With our first taste of what we came for, we were off to Giza. It is the oldest of the Seven Wonders of the Ancient World, and the only one to remain largely intact. The pyramid is the tomb of the fourth dynasty Egyptian Pharaoh Khufu; it took 20-years to build this puppy circa 2560 BC. Initially at 146.5 metres (480.6 ft) high and was the tallest man-made structure in the world for over 3,800 years. It's the most well-known of the bunch and sadly, today, the most contrived. When I think of the great pyramids, I think of them in the middle of nowhere in silence. Not so much. They city has built itself up to its footstep and thanks to streets and cars and pollution and tour busses full of stereotypical tourists, it becomes something of a zoo. No matter, we joined them and snapped the obligatory pics. (Also got busted for being somewhere I wasn't supposed to be. Again.) You can climb a bit under the main entrance and get a sense of just how huge this thing is, and it's only one of six right there.  

 A short ride to the back makes you feel like you actually are out there in the middle of nowhere...until you get to the camel ride lot. Yes, more camel riding. I took one for the team because it was Mary's turn. The sham here is $15 for a 15 minute ride and a quintessential photo op. Good enough. The coolest thing about it was as we left we turned and a large group of men, perfectly choreographed, went down on their knees in unison, for afternoon prayer.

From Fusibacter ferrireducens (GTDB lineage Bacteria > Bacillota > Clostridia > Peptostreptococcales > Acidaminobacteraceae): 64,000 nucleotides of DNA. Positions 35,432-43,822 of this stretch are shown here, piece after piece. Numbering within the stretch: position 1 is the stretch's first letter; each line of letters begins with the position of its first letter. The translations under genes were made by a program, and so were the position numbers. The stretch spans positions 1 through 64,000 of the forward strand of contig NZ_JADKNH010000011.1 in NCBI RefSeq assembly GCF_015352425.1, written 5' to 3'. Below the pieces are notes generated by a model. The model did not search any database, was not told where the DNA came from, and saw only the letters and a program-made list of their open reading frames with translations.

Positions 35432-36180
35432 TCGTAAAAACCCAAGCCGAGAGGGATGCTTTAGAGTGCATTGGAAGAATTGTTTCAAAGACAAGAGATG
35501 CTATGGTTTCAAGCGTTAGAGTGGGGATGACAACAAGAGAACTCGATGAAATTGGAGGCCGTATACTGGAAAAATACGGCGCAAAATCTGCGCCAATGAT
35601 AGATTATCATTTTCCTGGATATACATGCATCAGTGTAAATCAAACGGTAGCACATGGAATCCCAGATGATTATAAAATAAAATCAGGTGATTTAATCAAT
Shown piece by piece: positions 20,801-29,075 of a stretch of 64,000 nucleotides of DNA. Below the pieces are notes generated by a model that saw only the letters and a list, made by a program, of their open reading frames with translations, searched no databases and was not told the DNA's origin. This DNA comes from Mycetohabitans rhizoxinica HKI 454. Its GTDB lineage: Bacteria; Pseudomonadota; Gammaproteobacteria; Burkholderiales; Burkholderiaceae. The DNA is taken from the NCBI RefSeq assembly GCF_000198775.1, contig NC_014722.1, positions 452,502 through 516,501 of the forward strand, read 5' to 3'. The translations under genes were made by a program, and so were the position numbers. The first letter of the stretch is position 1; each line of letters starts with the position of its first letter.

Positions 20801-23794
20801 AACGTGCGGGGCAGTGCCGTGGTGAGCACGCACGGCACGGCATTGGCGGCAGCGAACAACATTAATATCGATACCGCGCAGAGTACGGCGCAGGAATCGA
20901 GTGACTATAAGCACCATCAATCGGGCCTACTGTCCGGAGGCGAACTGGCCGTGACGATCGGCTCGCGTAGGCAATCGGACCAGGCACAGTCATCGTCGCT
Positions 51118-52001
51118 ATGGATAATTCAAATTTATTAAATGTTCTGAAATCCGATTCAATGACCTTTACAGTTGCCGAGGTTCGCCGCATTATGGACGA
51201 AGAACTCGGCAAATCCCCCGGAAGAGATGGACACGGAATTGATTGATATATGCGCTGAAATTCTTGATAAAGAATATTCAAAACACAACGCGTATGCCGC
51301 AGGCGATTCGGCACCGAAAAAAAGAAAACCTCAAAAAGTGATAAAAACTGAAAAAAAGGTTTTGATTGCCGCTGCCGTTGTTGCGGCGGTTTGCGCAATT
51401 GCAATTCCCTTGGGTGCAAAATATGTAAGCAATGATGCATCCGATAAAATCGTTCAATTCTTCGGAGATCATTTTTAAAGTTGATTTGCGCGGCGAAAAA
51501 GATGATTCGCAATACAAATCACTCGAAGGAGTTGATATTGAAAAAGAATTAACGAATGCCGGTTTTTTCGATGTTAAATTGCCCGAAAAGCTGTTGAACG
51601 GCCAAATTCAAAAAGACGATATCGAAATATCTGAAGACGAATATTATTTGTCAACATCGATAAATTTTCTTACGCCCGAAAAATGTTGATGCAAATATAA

After yet another ridicuous animal ride we headed down to the infamous Sphinx, standing guard. We learned that carvings with animal heads guarded tombs, while statues with human heads guarded temples. It's much smaller than I pictured, but it's obviously quite something and Sphinxy was still doing his job. We battled the crowds and watched the sun set behind the massive pyramids.  The Sphinx, to me, was Egypt. 

We headed out with a parade of young Egyptian girls donning all shades of pink around their heads, who thought we were Britney Spears. Camera phones whipped out and we were the stars now.  Reminded me of India.  

In three hours we saw some of the most impressive things on this planet. When you think about how they were made, when they were made, and who made them, your head can spin. We decide to go with that theme and high tailed in into the city for a night with The Whirling Dervishes... 
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Dad on

It looks as if nothing much has changed with the pyramids in the last couple of months since Emery & I were there.

Christie Woodard on

I have Egypt on my bucket list as well. I so enjoyed reading your entry as it makes me feel like I was there too! What a wonderful adventure Kristin!!

Room 1 Eagleton on

Hi Kristin,
We love reading your entries and look forward to hearing about each new adventure! Thank you for the beautiful pictures and for educating us with your travels.

Our new favorite word is BALAK!